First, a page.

Surviving the NHL Lockout (Again): Teams to Watch in 2013

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Surviving the NHL Lockout (Again): Teams to Watch in 2013
The NHL and NHLPA agreed to a new CBA early Sunday morning

It's hard to sit still long enough to write this. Wearing my Ryan Callahan jersey for the first time in ages, I can finally say: the seemingly never-ending 2012-2013 NHL Lockout has ended.

For NHL fans, players and employees, the long-standing national nightmare is finally over. We now look towards a new, albeit abbreviated, season, in which every game will be of monumental importance. 

With the cancellation of nearly half of the regularly scheduled games so far this season, a new level of importance will be placed on roster depth and chemistry for the 30 clubs hoping to hoist Lord Stanley’s cup in June.  But is it possible that this lockout could help some teams looking to achieve hockey’s greatest glory?

 

New York Rangers

We start with a team many consider to be the favorites out of the Eastern Conference this year: the New York Rangers. Anchored by the all-world goaltending of Henrik Lundqvist (No. 3 in save percentage, No. 4 in goals against average for 2012) and a talented young defense, the Rangers look to have the same success they enjoyed last year. And while teams will have far less time to develop chemistry before the start of the regular season, the Rangers retain most of their core for 2013.

Captain Ryan Callahan, along with center Brad Richards and winger Marian Gaborik, returns to spearhead the offense. The emergence of young superstars Carl Hagelin (24 years old) and Boston College phenomenon Chris Kreider (21 years old) in 2012 should add plenty of depth and energy to an already talented lineup. 

Mike Stobe/Getty Images
New York looks to repeat the success of 2012 post-lockout

Perhaps most valuable to the Rangers are their young, talented defensemen, each of whom seemed to improve with every game in 2012. Dan Girardi, Michael Del Zotto and Ryan McDonagh (average age of 24) look to improve on an already stellar goals against average from 2012 (2.22 goals per game).

New York also managed to add 28-year-old winger Rick Nash from Columbus. Nash totaled 30 goals and 29 assists in 2012 for the Blue Jackets, and he is sure to improve the Rangers' 2.71 goal per game average from last season.

 

Pittsburgh Penguins

The Pittsburgh Penguins, perennial powerhouse of the Eastern Conference, also return with much of the same roster and talent of last year. According to Pensburgh.com, much of Pittsburgh’s core (Crosby, Malkin, Fleury and Orpik) have all played together since 2006, leaving a long-standing chemistry that would not be hampered by the lockout.

While many stars chose not to risk injury during the work stoppage, Evgeni Malkin headed to his native Russia to hone his skills in the KHL.  Ensuring he wouldn’t miss a step if and when the season resumed, Malkin picked up right where he left off in the 2012 regular season.  He led the KHL in assists (42) and finished No. 2 in goals (23) and points (65). 

The Penguins also look for a full, healthy season out of 25-year-old captain Sidney Crosby. A scary stat for the rest of the league: Pittsburgh managed a 3.33 goals for average in 2012, according to NHL.com, and that’s with Crosby having played only 22 games due to lingering effects of a concussion.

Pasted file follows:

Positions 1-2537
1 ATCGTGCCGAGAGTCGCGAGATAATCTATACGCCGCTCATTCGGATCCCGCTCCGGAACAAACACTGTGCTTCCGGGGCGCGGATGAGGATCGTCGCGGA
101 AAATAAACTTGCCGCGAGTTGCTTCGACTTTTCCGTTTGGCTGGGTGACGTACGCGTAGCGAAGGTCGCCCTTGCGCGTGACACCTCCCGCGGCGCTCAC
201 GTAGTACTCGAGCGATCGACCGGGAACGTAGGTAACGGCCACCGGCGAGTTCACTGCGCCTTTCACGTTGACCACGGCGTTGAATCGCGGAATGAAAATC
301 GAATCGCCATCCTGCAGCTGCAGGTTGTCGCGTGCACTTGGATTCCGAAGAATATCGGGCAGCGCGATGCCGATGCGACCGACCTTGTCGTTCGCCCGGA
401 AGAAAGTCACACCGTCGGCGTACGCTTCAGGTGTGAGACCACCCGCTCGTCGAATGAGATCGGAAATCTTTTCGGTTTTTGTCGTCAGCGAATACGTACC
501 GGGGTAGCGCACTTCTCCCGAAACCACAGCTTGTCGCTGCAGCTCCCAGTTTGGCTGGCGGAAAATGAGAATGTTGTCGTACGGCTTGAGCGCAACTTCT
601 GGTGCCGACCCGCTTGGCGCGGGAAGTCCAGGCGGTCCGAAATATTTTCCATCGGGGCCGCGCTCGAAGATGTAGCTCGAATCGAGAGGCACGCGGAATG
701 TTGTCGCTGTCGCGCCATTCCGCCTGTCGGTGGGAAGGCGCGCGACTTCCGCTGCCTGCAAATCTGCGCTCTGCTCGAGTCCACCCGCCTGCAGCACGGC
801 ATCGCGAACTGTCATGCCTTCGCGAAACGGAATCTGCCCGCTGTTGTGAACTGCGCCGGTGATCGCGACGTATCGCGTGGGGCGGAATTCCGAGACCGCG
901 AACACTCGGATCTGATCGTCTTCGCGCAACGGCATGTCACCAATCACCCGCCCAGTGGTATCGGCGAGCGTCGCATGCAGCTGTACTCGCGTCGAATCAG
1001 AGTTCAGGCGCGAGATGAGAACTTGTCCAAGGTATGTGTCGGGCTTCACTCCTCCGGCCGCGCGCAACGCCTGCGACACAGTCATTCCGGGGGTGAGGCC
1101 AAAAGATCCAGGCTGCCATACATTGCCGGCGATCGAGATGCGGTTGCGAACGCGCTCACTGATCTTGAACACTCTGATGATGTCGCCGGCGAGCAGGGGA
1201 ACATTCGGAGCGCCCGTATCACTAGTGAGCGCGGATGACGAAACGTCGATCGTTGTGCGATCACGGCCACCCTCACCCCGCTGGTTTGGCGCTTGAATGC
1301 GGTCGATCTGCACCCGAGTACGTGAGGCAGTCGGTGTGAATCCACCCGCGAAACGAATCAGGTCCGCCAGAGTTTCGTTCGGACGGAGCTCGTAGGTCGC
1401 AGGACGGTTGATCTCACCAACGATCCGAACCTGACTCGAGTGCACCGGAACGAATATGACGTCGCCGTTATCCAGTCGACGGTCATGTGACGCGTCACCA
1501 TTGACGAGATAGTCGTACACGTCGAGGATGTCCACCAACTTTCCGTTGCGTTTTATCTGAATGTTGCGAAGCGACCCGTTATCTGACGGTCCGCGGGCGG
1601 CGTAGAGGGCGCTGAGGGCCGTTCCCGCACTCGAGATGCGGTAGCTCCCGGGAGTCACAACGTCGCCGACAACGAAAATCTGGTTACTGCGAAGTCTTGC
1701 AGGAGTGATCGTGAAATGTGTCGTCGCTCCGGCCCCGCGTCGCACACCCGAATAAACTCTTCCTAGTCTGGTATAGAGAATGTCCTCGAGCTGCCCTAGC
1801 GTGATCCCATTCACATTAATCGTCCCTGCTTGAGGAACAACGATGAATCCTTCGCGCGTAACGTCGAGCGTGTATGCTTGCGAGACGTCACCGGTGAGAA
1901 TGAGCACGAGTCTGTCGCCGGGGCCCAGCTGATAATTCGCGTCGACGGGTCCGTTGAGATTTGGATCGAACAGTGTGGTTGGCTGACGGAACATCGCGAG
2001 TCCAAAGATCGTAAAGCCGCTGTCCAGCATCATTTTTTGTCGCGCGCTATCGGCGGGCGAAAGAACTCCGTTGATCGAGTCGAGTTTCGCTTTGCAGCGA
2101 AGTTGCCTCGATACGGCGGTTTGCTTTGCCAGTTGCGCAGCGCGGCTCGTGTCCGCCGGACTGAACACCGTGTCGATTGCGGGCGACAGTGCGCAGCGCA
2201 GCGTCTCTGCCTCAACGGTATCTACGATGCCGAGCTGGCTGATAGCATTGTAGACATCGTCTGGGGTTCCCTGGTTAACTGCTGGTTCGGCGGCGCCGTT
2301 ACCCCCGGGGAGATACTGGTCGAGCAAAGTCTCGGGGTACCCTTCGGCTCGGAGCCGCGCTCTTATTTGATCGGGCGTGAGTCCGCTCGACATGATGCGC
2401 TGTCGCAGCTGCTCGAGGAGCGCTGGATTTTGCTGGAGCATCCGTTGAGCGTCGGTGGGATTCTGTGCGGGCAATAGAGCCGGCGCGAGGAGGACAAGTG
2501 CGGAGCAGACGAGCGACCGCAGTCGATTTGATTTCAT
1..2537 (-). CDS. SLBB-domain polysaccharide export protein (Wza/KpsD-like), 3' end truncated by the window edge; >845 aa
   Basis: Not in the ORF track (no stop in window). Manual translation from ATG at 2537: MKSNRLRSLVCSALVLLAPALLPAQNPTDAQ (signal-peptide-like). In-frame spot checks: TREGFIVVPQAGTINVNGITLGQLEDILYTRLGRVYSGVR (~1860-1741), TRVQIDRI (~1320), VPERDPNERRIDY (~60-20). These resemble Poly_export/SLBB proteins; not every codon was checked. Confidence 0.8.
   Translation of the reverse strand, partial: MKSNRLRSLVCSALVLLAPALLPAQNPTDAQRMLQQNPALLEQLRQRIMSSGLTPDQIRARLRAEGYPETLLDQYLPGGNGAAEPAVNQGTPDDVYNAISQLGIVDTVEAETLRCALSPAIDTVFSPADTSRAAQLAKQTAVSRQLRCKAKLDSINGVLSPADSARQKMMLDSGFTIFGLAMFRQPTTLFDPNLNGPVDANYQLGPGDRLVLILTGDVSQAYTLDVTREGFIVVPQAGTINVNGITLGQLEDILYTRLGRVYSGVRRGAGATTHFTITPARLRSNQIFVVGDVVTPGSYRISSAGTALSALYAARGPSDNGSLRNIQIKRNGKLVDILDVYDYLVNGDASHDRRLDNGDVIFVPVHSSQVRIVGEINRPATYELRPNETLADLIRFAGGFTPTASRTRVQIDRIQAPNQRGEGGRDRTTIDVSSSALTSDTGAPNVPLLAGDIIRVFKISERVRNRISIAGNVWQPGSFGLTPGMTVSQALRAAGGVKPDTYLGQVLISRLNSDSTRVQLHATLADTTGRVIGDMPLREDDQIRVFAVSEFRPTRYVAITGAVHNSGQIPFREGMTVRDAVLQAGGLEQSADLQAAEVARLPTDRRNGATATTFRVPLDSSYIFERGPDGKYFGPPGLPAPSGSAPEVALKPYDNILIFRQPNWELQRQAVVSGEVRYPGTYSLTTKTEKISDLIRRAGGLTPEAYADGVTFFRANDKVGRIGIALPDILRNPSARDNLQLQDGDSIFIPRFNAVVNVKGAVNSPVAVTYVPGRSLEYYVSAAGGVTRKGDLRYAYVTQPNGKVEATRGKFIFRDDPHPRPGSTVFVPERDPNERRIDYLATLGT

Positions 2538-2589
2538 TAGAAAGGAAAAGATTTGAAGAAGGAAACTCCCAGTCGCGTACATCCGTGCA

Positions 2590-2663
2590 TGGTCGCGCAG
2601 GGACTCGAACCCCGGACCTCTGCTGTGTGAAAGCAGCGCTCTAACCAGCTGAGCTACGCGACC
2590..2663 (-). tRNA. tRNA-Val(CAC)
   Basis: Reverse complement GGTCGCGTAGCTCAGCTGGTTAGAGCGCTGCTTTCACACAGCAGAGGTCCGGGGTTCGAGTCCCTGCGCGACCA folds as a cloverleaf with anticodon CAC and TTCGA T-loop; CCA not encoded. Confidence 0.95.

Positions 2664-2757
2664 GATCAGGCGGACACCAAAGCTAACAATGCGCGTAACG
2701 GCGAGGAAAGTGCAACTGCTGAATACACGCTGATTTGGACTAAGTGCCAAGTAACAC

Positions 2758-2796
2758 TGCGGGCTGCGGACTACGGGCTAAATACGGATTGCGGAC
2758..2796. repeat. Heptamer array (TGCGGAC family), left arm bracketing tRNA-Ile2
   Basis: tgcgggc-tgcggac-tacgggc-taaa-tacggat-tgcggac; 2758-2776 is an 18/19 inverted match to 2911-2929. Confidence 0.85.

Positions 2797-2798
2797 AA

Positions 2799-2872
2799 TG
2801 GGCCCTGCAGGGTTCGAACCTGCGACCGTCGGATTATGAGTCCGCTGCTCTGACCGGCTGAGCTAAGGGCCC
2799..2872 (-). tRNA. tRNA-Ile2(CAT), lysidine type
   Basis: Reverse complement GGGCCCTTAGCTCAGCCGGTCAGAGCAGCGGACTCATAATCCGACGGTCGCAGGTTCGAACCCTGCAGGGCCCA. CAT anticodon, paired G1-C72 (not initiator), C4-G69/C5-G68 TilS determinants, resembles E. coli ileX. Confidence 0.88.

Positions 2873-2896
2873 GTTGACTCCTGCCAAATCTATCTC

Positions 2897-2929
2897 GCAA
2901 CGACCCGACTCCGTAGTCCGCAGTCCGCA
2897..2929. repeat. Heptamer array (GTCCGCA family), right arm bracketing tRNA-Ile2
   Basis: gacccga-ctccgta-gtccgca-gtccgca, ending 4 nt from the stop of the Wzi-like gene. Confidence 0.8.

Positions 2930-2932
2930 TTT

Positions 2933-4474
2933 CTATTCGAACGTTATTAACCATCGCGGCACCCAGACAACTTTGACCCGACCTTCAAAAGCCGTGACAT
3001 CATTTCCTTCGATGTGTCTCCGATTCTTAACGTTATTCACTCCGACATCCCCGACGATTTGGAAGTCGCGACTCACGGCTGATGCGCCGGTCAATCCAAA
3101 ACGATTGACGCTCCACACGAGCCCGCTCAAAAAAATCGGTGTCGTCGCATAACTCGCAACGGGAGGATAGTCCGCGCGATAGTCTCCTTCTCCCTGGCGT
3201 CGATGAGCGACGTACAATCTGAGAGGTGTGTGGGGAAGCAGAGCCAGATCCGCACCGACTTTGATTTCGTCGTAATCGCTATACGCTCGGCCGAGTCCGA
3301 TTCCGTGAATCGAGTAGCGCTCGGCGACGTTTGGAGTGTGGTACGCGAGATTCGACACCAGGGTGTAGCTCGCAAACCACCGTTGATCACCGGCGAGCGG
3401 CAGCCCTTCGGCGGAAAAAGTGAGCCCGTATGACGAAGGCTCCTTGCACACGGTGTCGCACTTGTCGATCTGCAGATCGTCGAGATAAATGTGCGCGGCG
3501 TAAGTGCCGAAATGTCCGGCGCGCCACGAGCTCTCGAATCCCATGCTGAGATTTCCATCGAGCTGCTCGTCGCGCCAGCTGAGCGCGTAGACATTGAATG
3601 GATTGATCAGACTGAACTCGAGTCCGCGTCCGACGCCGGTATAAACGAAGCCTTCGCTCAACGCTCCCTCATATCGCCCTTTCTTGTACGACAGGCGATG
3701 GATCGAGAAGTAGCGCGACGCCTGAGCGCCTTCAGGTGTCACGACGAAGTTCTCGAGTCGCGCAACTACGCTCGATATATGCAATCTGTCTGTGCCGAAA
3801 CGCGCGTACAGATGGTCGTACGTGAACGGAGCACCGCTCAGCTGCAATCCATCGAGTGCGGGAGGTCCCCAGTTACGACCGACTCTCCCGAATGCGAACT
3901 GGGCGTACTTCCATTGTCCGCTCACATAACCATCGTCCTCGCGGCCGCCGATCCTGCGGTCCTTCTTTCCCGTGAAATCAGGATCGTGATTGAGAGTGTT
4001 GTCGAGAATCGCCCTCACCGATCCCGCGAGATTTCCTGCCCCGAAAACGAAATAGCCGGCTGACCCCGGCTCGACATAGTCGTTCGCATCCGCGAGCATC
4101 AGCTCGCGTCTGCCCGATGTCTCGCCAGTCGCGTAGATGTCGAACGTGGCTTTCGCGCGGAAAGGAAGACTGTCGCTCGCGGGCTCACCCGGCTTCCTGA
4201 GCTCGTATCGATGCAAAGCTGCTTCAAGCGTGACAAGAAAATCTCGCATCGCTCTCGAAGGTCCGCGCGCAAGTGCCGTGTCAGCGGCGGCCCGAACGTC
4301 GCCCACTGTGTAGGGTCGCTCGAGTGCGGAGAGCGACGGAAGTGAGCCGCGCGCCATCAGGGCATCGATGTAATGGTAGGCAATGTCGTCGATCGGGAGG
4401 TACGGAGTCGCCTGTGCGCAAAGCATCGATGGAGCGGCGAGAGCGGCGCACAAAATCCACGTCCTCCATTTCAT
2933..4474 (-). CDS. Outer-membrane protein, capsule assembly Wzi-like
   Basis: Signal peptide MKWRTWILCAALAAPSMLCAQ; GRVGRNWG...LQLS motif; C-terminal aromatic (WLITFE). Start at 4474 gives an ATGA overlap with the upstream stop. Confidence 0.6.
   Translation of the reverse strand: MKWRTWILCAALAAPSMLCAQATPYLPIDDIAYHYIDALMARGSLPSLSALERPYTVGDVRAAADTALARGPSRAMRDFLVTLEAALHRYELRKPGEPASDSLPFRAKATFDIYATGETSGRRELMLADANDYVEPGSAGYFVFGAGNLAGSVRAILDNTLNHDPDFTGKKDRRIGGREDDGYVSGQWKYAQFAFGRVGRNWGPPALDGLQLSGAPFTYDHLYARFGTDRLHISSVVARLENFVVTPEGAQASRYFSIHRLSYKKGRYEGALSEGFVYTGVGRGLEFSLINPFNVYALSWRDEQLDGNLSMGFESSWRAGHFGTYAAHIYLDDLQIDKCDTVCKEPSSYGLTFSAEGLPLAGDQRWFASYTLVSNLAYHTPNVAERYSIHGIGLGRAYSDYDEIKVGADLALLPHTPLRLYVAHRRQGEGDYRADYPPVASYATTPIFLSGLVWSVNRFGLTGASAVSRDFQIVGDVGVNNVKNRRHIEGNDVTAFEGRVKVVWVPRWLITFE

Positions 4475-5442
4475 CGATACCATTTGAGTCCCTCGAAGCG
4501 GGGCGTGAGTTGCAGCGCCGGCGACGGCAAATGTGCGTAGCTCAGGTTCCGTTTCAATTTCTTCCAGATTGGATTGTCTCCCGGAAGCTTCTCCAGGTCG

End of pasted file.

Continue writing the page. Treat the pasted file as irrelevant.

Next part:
With rest between games sure to be limited due to the condensed schedule, Pittsburgh’s depth with Chris Kunitz, Matt Cooke and Tyler Kennedy is sure to be an asset to them down the stretch.

 

St. Louis Blues

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The last team to watch, based in the Midwest, surprised many last year with its fast ascension to the upper echelon of the Western Conference. The St. Louis Blues were the first team to reach 100 points in the NHL last year, and they look to build on that success with the return of their young stars, as well as superb goaltending. 

According to Quanthockey.com, the Blues, with an average age of 26.84, have the No. 20 oldest team roster in the NHL. Age is sure to play a factor with so many games being played in a short time period, something that will work against many older teams in the league but certainly not St. Louis. 

Captain David Backes, along with David Perron and T.J. Oshie, will look to improve upon a 2.5 goals per game average in 2012, an effort that is sure to be aided by the debut of Russian sensation Vladimir TarasenkoTarasenko, long touted as one of the NHL’s best prospects, produced 15 goals and 31 points in 31 games for SKA St. Petersburg in the KHL during the lockout.

Without question, the Blues have an edge in goaltending over many other NHL teams. Jaroslav Halak (No. 6 in save percentage and No. 4 in goals against average in 2012) will look to continue his solid play in 2013. 

Brian Elliott, a backup on St. Louis would unquestionably be a starter for many other teams throughout the league. In 38 games last year, Elliott boasted an astounding .940 save percentage as well as a 1.56 goals against average, tops for both categories in the NHL (per NHL.com). The ability to keep both goaltenders fresh throughout the year and through the postseason will undoubtedly give St. Louis an advantage over much of the Western Conference.

Whatever the end result may be for 2013, one thing is certain; hockey fans are happy to have the game they love back.

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